When it’s time to replace the leaf springs on your truck, consider General Spring. We specialize in leaf springs, suspension and replacement parts. Our company has been in the automotive suspension industry since 1965 and has acquired a collection of knowledge in this field. So if your strained leaf springs need changing out, shop our online catalog of leaf springs. If you can’t find your part, we can manufacture it for you.

We are located in New Century, Kansas and can ship your order right from our warehouse.

Ordering online is fast, secure and easy — browse by model or manufacturer to explore our full selection of aftermarket and heavy-duty truck leaf springs.

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2002 - 2008 Ram 1500 heavy duty rear leaf spring, 5(4/1) leaves, 2200 lbs capacity 2002 - 2008 Ram 1500 heavy duty rear leaf spring, 5(4/1) leaves, 2200 lbs capacity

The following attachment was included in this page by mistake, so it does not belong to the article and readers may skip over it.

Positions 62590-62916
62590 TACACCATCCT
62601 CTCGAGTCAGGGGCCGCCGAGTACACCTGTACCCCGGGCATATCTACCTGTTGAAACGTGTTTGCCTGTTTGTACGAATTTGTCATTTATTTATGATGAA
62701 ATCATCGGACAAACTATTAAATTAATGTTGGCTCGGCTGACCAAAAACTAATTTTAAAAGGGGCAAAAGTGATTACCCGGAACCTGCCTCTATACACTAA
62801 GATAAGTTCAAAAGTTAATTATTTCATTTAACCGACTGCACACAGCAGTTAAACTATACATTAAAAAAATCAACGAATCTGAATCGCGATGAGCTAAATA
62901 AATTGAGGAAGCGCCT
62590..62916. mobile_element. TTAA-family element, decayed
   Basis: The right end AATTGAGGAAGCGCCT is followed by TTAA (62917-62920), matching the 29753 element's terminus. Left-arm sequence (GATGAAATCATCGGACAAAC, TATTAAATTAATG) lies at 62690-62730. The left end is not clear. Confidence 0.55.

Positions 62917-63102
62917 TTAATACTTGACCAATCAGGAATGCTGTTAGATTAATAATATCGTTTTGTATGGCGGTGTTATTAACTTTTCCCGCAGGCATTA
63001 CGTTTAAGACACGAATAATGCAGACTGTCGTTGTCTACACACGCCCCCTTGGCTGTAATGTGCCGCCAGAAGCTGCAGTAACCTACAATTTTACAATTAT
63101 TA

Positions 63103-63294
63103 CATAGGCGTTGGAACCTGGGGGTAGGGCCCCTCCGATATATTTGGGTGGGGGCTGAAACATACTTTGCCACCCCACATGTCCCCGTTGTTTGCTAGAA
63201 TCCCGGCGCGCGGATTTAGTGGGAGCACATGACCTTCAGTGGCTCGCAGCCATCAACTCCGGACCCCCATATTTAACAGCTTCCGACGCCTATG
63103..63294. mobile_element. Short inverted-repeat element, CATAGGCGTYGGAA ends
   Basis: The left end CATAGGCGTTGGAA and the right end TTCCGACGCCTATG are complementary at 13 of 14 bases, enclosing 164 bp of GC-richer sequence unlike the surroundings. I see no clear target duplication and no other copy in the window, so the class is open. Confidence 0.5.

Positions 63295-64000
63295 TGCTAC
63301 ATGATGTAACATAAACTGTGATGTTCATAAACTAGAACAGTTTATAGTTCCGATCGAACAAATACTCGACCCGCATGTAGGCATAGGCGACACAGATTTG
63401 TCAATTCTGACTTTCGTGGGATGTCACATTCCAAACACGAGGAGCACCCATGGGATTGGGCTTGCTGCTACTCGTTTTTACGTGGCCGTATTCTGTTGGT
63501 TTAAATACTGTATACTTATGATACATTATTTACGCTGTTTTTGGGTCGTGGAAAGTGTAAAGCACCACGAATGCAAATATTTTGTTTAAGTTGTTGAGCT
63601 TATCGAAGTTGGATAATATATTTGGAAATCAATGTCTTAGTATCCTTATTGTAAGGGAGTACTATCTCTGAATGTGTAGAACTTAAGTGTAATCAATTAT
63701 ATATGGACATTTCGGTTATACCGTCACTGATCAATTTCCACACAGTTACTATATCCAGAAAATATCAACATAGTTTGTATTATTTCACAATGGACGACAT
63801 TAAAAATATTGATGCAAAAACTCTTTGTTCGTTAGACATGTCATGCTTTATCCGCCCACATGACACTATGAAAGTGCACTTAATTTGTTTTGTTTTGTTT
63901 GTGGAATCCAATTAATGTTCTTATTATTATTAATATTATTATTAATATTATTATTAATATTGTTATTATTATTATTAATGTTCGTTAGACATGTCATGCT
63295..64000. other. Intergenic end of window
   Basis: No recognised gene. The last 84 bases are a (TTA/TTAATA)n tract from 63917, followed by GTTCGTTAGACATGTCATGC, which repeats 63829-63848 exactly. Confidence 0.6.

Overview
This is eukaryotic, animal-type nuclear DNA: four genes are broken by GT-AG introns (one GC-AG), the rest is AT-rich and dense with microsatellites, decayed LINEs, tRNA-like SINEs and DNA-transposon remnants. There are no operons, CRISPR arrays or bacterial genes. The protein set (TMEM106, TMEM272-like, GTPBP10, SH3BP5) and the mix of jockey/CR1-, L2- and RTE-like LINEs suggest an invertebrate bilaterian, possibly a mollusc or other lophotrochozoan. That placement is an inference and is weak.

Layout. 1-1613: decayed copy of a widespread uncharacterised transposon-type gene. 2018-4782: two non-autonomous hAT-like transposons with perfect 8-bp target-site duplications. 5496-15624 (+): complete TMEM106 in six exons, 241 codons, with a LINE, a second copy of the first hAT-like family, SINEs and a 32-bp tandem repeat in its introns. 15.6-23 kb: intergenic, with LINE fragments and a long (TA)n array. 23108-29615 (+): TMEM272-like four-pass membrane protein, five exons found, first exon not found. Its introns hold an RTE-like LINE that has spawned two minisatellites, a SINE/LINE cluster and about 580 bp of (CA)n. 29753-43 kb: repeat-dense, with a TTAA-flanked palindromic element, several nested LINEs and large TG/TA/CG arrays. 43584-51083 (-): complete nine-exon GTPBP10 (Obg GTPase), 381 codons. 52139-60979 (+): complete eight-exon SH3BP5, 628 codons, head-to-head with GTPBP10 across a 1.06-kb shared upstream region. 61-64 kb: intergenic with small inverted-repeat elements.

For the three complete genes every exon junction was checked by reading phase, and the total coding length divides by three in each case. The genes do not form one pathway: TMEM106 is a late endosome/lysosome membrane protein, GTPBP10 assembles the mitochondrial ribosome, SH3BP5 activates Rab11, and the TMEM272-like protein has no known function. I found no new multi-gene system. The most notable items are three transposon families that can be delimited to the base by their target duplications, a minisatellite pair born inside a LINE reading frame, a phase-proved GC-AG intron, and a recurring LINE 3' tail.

• Spring Capacity = 2200 lbs
  • Width = 2-1/2
  • # of Leaves = 5(4/1)
  • Measures (A/B) = 31-1/4 x 32
  • Pack Thickness = 2-1/4
  • Bushings Included
  • Sold Per Side - Order Quantity 2 for a pair

Our Price: $119.99
1999 - 2013 Chevy Silverado / GMC  Sierra 1500 rear leaf spring, 1900 lbs capacity, 3(2/1) leaves 1999 - 2013 Chevy Silverado / GMC Sierra 1500 rear leaf spring, 1900 lbs capacity, 3(2/1) leaves


  • Spring Capacity = 1900 lbs

  • Width = 2-1/2

  • # of Leaves = 3(2/1)

  • Measures (A/B) = 32 x 32

  • Pack Thickness = 1-15/16

  • Bushings Included

  • Top U Bolt Plate Attached

  • Sold Per Side - Order Quantity 2 for a pair


Our Price: $129.99
2009 - 2014 F150 rear leaf spring, 3(2/1) leaves, 1500 lbs capacity 2009 - 2014 F150 rear leaf spring, 3(2/1) leaves, 1500 lbs capacity

  • Spring Capacity = 1500 lbs
  • Width = 3
  • # of Leaves = 3(2/1)
  • Measures (A/B) = 31-5/8 x 31-5/8
  • Pack Thickness = 1-3/4
  • Bushings Included
  • Sold Per Side - Order Quantity 2 for a pair

Our Price: $129.99